What is it: Purim is named for the Pur, a lot used in gambling. Purim is the plural of pur, that is to say, Lots. The holiday is called Purim because the Arch Villain, Haman, the Snidley Whiplash of our story cast lots to determine the day of annihilation of all the Jews in the kingdom of King Ahausharus. I think everyone is familiar with the story in which Queen Esther convinces King Ahausharus (Xerxes I) to allow the Jews in his kingdom extending from Hodu to Cush, that is from India to Ethiopia, to kill their enemy Haman and his family and followers before Haman could carry out the sentence (he had convinced the King to seal and send to all 127 provinces) that he had prescribed for the Jews. Mordechai, Esther’s guardian (her uncle or some say first cousin) was made grand visier and everyone (except Haman and his guys who ended up being real “swingers”) lived happily ever after. These events are reputed to have occurred in the 4th century BCE, specifically during Xerxes’ reign from 485-465 BCE and were to have been recorded in the Annals of the King at that time. Of note of interest is that the mention of Mordechai in the Megillah Esther is the first recorded instance of our people being called Jews: "There was a Jewish man in Shushan the capital, whose name was Mordechai the son of Yair. a Benjaminite" (Esther 2:5). Is there any reason to suspect this story to have been true? Is is mentioned by Josephus in his Antiquities XI:], vi, 11 in which he states that he “cannot forbear to admire G-d, and to learn hence His wisdom and His justice”. Other than this statement, we have, at present, no other verifiable sources, although its authorship has been ascribed in Talmud to the men of the Grest Synagogue (Baba Basra 15a) and by Rashi and others to Mordechai himself. All we can say today is that the author was most likely a Persian Jew. How do we do it: Purim is one of the most joyous holidays in the Jewish calendar and is one of the few holidays which are expected to be celebrated after the coming of the Mashiach. It is celebrated with much joy and irreverence. The Megillah (scroll of Esther) is read and Haman’s name is drowned out by noise makers and stamping of feet. Some communities produce a “Purimshpeel” which is a play which makes fun of the officials of the community, teachers and rabbis. Sometimes a child is elected to be the leader of the community for the day. Gifts of already prepared foods, ready to eat, are given to friends (Shaloach Manot) which consist of two sweets or one sweet and one fruit. What are the requirements for a kosher celebration:
• Hear the Megillah Esther read (this means hearing each and every word.
• Giving Mattanot l’Evyanoim (gifts of food or money to the poor).
• Drinking sufficient alcohol so that one is unable to distinguish between the
phrases “cursed by Haman” and “blessed be Mordachai”.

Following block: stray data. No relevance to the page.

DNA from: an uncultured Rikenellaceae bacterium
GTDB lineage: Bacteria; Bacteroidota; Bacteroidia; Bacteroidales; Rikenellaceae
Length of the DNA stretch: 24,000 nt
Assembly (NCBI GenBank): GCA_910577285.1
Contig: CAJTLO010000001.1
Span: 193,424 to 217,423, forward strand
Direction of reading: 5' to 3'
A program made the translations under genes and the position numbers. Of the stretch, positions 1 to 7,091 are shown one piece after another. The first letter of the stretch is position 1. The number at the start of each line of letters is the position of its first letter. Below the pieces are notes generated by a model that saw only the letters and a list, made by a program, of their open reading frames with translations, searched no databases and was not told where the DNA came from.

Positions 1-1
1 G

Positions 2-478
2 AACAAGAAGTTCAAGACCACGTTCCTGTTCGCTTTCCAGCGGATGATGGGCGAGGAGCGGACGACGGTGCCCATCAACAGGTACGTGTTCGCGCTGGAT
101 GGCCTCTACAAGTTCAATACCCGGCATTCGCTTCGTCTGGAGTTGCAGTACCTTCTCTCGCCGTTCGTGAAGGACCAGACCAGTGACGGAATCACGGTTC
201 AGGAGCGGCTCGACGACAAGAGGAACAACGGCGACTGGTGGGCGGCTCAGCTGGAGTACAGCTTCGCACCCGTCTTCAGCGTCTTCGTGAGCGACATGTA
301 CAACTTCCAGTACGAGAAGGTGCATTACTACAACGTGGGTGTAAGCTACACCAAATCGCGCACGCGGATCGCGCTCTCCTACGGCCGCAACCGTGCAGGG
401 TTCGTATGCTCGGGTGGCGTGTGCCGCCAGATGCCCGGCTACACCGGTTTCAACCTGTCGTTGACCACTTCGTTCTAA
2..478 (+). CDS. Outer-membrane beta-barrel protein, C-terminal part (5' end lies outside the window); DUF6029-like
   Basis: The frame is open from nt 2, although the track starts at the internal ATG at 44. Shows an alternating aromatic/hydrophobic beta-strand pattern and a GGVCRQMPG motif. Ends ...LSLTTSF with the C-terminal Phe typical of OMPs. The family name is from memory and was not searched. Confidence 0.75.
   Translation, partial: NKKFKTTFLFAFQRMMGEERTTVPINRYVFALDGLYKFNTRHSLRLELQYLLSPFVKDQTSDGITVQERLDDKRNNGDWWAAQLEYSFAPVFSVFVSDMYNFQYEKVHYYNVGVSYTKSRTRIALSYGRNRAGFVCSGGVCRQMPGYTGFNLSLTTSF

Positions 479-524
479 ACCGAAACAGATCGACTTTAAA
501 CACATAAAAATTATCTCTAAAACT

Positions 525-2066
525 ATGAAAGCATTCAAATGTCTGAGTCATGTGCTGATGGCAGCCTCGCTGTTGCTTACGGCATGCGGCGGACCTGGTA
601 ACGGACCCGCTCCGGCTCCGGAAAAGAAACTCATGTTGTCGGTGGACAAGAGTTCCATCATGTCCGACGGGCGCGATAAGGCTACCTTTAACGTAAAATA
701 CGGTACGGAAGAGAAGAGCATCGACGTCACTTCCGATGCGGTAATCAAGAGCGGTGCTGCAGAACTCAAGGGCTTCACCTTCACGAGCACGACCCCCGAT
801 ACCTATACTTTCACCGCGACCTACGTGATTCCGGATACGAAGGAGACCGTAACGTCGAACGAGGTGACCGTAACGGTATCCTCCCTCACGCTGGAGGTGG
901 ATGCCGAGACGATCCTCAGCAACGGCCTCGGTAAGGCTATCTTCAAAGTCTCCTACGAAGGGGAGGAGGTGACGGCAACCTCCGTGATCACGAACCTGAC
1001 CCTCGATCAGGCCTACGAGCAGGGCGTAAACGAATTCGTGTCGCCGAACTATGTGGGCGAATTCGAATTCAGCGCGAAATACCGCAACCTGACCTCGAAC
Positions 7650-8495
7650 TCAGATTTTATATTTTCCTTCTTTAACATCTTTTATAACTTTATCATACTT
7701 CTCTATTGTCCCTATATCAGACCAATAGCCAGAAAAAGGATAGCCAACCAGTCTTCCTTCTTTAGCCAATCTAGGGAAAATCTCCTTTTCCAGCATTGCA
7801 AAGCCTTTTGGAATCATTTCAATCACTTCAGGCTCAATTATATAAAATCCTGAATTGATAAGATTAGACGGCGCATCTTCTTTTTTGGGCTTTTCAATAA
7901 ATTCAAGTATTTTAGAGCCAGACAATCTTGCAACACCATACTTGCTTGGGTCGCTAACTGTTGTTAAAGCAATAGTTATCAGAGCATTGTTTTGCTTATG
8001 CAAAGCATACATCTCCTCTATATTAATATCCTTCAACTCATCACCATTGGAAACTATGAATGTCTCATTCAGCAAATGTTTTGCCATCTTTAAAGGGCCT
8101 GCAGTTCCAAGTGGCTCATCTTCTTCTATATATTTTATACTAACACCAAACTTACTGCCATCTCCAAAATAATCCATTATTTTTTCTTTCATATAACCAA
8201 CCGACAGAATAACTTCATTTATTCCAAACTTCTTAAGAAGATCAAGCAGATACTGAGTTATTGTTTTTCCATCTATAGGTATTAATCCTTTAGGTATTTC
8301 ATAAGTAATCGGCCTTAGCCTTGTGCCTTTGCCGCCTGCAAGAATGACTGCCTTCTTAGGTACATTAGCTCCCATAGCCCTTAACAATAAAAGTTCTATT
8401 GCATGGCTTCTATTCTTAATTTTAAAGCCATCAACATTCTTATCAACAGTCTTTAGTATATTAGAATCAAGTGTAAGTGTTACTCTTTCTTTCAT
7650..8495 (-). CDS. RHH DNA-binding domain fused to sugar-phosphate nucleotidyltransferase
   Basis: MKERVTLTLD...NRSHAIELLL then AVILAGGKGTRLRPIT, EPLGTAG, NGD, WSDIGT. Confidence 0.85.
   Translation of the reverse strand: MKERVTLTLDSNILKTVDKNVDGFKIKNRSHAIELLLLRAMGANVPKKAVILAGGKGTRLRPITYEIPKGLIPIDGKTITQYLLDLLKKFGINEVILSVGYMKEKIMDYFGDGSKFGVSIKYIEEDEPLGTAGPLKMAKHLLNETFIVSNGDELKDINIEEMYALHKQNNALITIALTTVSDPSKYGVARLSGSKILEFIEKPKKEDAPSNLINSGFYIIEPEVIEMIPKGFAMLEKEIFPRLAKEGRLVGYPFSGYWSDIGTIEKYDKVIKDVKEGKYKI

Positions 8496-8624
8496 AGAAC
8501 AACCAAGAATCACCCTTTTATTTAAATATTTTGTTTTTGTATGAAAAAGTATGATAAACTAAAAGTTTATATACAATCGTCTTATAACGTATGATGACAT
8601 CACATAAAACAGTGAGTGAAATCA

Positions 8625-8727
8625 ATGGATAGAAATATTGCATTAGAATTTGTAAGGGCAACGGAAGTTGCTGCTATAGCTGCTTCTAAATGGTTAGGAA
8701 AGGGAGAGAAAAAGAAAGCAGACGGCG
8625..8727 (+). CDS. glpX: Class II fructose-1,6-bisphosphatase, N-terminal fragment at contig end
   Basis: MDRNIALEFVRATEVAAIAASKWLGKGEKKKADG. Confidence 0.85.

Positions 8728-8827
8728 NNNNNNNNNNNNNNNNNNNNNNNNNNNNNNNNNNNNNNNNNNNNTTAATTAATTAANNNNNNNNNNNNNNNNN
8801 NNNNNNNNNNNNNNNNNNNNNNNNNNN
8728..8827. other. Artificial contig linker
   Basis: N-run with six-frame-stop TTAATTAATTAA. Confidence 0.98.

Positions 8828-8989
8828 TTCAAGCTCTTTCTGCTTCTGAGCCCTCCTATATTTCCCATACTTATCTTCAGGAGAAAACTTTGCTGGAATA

• Enjoy a large festive meal “se’udah” during which hamantashen are served for
• A special prayer “Al ha’nisim” is included in the grace after meals (Birkat
ha’Mason) and during the Shemoneh Esrei.
This is a typical Jewish holiday in the “they tried to kill us; we won; let’s eat” mode.
What is unusual about this holiday:
• G-d’s name is not mentioned at all in the Megillah. How can we account for
this? We thinks that the author of the text was a Persian Jew with considerable knowledge of Persian court behavior. Perhaps G-d was not mentioned because the author relates the story in the form of a letter published in all the Jewish communities of the then known world, after the event had occurred and that, because the letter might be intercepted by non-Jews who would treat it as a common letter, G-d’s nome should not be included out of respect for H’shem. Others have pointed out that since this document was included in the annals of the Persian court, the scribes would have not dared for the Jewish G-d to be elevated above the king. For whatever reason, G-d goes unmentioned, but not un-noticed in this story. Midrashim have pointed out that G-d is the prime mover in this saga and it is G-d who causes the King to do what takes place in it. It is said the “the axe doesn’t fell a tree, but the wielder of the axe is the cause” just as it is G-d and G-d alone who is responsible for saving us in Sushan.
• Another unusual feature is that Purim is not celebrated on the 14th of Adar in
all cities. In walled cities (Jerusalem, Hebron and Safed) it is celebrated one day later on Sushan Purim, the 15th of Adar (see Megillot Esther 9, 18-19). Thus it is possible to have two separate celebrations in Israel.
• Purim is one of the two Rabbinical Festivals (the other being Hanukkah). It is
regarded as less important than the days specified in Torah, so generally, one can continue to work on this holiday. Maimonides observed that “even if all the festivals should be annulled in the Messianic Era, Purim will never be annulled” since it is such a perfect example of the Jewish community being protected by divine providence.
Finally, what can we learn from Purim:
• G-d helps us, but only when we help ourselves.
• It’s important to treat women whit respect as equals to men.
• Anti-Semitism is nothing new and continues to pursue us up to this present
Telushkin, J. Jewish Literacy, William Morrow and C. 1991
2. Cohen, A. The Five Megilloth , Soncino Press 1984 3.
Bronstein, H.N. and Friedlander, A.H., The Five Scrolls, CCAR Press 1984
Eisenberg, R.L., JPS Guide Jewish Traditions, JPS 2008
Migration Amendment (Healthcare for Asylum Seekers) Bill 2012 Submission to Senate Legal and Constitutional Affairs Committee October 2012 Prepared by Adam Fletcher with the assistance of Henrietta de Crespigny and Kylie Pearce The Castan Centre for Human Rights Law thanks the Committee for the opportunity to comment on the Migration Amendment (Health Care for Asylum See